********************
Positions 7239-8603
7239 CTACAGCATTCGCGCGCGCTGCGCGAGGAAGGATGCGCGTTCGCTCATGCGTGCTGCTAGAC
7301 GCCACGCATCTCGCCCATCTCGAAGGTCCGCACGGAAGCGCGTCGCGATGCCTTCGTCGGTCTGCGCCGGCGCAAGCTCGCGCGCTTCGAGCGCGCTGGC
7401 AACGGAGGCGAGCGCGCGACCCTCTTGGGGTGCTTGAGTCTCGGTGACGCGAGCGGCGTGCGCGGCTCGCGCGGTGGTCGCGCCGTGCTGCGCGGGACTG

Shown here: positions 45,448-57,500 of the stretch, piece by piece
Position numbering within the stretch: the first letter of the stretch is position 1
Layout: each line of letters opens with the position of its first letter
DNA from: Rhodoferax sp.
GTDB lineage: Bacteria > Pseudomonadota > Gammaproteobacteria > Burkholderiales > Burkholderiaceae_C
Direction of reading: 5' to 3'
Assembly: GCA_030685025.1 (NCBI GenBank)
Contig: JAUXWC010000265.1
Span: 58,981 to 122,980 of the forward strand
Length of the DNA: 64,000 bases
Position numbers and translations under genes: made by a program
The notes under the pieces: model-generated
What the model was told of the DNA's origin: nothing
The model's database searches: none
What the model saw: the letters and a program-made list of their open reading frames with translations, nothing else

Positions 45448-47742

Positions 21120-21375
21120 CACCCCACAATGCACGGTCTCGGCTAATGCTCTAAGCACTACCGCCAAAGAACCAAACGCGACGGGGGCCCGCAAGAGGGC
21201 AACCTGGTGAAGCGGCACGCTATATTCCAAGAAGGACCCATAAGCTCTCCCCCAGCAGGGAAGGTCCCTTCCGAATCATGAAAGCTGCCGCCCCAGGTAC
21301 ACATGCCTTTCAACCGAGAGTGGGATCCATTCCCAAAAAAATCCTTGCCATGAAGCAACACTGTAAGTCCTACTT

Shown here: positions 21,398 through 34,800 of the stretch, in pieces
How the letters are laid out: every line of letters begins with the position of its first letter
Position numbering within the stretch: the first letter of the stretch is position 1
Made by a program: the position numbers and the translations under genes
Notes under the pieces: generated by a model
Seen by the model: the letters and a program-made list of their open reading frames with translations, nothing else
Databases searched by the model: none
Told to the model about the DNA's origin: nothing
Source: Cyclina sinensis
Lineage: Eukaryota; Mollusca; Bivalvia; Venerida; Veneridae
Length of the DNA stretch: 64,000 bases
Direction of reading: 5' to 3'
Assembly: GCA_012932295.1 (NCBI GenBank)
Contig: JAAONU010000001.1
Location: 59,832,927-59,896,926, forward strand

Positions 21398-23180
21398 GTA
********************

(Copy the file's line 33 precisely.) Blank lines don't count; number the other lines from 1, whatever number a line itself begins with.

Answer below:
Source: Cyclina sinensis